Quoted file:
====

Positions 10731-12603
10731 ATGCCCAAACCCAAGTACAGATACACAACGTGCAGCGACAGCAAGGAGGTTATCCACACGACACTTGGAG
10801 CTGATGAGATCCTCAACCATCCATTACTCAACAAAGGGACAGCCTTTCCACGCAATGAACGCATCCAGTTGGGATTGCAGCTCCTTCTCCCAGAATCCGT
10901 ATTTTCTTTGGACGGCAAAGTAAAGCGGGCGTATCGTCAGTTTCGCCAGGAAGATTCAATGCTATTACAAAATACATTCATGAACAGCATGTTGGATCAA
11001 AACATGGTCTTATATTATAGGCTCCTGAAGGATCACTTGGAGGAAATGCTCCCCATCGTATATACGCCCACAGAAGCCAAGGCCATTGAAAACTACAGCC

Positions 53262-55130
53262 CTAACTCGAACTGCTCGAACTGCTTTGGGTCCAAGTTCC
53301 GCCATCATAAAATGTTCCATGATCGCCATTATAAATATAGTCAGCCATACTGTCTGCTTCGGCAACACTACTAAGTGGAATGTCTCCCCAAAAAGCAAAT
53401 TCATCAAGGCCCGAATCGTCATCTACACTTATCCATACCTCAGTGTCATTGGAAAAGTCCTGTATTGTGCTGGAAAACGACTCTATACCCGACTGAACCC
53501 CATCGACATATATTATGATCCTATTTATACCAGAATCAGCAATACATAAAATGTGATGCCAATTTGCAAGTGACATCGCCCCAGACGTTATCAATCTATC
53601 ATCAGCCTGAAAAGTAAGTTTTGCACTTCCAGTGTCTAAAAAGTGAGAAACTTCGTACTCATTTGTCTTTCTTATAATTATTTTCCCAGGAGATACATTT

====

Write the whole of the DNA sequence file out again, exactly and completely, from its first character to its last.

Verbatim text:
Positions 10731-12603
10731 ATGCCCAAACCCAAGTACAGATACACAACGTGCAGCGACAGCAAGGAGGTTATCCACACGACACTTGGAG
10801 CTGATGAGATCCTCAACCATCCATTACTCAACAAAGGGACAGCCTTTCCACGCAATGAACGCATCCAGTTGGGATTGCAGCTCCTTCTCCCAGAATCCGT
10901 ATTTTCTTTGGACGGCAAAGTAAAGCGGGCGTATCGTCAGTTTCGCCAGGAAGATTCAATGCTATTACAAAATACATTCATGAACAGCATGTTGGATCAA
11001 AACATGGTCTTATATTATAGGCTCCTGAAGGATCACTTGGAGGAAATGCTCCCCATCGTATATACGCCCACAGAAGCCAAGGCCATTGAAAACTACAGCC

Positions 53262-55130
53262 CTAACTCGAACTGCTCGAACTGCTTTGGGTCCAAGTTCC
53301 GCCATCATAAAATGTTCCATGATCGCCATTATAAATATAGTCAGCCATACTGTCTGCTTCGGCAACACTACTAAGTGGAATGTCTCCCCAAAAAGCAAAT
53401 TCATCAAGGCCCGAATCGTCATCTACACTTATCCATACCTCAGTGTCATTGGAAAAGTCCTGTATTGTGCTGGAAAACGACTCTATACCCGACTGAACCC
53501 CATCGACATATATTATGATCCTATTTATACCAGAATCAGCAATACATAAAATGTGATGCCAATTTGCAAGTGACATCGCCCCAGACGTTATCAATCTATC
53601 ATCAGCCTGAAAAGTAAGTTTTGCACTTCCAGTGTCTAAAAAGTGAGAAACTTCGTACTCATTTGTCTTTCTTATAATTATTTTCCCAGGAGATACATTT